What is the current theory and has there been a reliable answer?
The most celebrated theory that it derives from 秦 (Qin, as in the first dynasty, or the preceding state) I find a bit suspect. In contemporaneous times, it was pronounced something like [dzjin]. Are there examples of foreign transliterations that retained the voiced initial? Moreover, 汉 (Han) [xans] was certainly the more enduring dynasty of note from that period, and 楚 (Chu) [tshrjaʔ] the state before that. It is odd that the lineage would trace to 秦 and not to 汉 or 楚.
Of course, this isn't unprecedented. The Russosphere still knows China by the Khitans, whose state isn't even in the orthodox dynastic historiography †, but that is one data point in favor of a northwestern state being in good position to transmit its name to Eurasia. Still, what is the evidence that we can trace back China to 秦?
It is generally thought that Chīna, Sīna and Thīna are variants that ultimately derived from Qin, which was the westernmost state in China that eventually formed the Qin Dynasty. There are however other opinions on its etymology (See section on China above). Henry Yule thought that this term may have come to Europe through the Arabs, who made the China of the farther east into Sin, and perhaps sometimes into Thin.
There is Latin Sina and Ancient Greek Thina [th-], but it's not clear what these refer to.
The existence of the word Cīna in ancient Hindu texts was noted by the Sanskrit scholar Hermann Jacobi who pointed out its use in the Book 2 of Arthashastra with reference to silk and woven cloth produced by the country of Cīna.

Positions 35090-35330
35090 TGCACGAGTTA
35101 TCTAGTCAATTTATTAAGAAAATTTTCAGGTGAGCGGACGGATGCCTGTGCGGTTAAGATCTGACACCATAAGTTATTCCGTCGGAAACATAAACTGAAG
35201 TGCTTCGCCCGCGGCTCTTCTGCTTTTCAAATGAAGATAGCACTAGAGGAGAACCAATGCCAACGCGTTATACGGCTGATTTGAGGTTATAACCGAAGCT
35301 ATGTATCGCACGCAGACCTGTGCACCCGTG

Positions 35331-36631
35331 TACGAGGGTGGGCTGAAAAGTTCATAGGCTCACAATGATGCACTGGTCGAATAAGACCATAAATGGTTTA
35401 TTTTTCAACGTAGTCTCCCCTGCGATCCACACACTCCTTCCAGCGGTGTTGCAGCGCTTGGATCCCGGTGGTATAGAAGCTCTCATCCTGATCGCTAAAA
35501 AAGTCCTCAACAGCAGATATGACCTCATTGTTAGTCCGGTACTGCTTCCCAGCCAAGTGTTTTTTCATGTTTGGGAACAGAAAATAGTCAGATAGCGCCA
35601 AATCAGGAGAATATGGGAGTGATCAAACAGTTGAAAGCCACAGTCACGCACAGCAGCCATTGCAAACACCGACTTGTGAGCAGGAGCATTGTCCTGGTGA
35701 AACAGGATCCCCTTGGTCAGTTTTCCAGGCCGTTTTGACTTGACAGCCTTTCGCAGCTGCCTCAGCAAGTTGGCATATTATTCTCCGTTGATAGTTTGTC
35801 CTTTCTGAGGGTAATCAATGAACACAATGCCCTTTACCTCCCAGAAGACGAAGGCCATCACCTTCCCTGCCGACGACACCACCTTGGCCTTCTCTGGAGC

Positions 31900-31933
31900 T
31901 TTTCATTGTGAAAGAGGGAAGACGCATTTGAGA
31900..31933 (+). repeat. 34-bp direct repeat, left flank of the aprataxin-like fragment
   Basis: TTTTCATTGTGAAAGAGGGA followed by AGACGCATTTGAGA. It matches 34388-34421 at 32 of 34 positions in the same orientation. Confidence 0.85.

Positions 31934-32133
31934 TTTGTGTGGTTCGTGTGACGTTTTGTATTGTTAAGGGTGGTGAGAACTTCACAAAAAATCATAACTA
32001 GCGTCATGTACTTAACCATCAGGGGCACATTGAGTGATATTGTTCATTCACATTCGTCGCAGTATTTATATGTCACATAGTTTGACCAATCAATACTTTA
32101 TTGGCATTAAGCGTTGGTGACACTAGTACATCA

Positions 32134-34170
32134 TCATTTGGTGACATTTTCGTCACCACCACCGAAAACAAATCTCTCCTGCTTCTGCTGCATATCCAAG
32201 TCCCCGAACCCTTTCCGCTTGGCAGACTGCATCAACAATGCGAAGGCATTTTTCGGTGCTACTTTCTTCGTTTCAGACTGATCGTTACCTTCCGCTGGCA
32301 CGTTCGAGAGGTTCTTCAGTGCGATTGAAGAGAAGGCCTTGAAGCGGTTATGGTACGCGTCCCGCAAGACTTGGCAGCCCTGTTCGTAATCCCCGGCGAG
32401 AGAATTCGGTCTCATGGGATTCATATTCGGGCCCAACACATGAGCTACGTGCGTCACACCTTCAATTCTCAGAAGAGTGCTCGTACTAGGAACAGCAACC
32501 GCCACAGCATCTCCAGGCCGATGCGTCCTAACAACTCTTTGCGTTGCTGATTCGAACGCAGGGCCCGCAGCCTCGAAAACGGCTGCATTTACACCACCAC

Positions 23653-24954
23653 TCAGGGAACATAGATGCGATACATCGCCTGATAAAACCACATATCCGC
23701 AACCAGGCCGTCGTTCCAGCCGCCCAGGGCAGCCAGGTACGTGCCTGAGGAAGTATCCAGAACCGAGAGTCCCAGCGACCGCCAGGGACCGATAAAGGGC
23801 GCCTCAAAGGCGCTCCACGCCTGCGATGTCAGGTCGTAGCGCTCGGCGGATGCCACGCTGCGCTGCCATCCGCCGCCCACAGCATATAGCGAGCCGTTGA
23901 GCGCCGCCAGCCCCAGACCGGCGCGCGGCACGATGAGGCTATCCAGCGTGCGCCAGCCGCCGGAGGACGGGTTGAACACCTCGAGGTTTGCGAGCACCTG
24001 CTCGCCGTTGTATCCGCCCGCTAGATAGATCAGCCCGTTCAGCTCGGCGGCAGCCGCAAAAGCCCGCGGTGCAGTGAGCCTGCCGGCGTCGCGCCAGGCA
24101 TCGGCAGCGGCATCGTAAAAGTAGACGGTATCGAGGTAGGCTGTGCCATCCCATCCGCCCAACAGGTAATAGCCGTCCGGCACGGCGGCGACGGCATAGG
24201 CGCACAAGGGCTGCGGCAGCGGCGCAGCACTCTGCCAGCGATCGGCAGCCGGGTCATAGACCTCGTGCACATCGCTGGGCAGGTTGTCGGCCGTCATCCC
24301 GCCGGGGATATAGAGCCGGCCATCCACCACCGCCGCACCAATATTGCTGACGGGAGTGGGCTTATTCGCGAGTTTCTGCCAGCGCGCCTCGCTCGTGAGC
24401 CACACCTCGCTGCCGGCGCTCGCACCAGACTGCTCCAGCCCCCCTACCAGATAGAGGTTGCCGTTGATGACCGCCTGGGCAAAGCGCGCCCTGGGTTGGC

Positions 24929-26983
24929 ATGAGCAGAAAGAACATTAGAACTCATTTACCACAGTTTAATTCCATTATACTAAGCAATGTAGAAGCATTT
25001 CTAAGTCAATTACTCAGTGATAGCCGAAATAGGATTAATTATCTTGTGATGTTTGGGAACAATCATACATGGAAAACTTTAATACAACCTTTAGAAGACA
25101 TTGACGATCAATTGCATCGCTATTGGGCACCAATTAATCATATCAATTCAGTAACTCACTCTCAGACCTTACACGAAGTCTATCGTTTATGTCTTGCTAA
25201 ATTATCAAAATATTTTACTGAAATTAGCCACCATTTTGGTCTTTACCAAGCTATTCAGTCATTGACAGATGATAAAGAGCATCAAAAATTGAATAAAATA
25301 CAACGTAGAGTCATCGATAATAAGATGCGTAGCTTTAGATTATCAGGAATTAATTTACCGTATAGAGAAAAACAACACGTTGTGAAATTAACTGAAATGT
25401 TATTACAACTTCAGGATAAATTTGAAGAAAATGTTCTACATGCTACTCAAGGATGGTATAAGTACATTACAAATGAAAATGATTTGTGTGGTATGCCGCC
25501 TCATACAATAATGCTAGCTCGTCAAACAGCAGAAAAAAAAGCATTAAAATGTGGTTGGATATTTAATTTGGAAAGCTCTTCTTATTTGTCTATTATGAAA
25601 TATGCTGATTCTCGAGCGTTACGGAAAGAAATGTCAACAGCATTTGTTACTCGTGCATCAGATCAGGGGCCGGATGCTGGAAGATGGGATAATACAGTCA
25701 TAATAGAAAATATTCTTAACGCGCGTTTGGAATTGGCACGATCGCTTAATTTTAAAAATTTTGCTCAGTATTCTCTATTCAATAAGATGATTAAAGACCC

There is Sanskrit Cīna (how is this pronounced?), which the continuation says may refer to some other geographic area like Tibet or Burma, from India's vantage point.
The English name for "China" itself is derived from Middle Persian (Chīnī چین). This modern word "China" was first used by Europeans starting with Portuguese explorers of the 16th century – it was first recorded in 1516 in the journal of the Portuguese explorer Duarte Barbosa. The journal was translated and published in England in 1555.
There is Middle Persian Chīnī. While it would make sense for Persian speakers to transmit the name of a western-most state, since they were the ones in direct contact, it is odd that Middle Persian has palatalized the initial and aspirated it. Does this correspond to something closer in Old Persian to which 秦 the state was contemporaneous?
Any other thoughts welcome.
† This is badly worded, see comments for clarification. The main point is to highlight the peripheral nature of the Khitan 辽 (Liao) state in analogy to the 秦 state.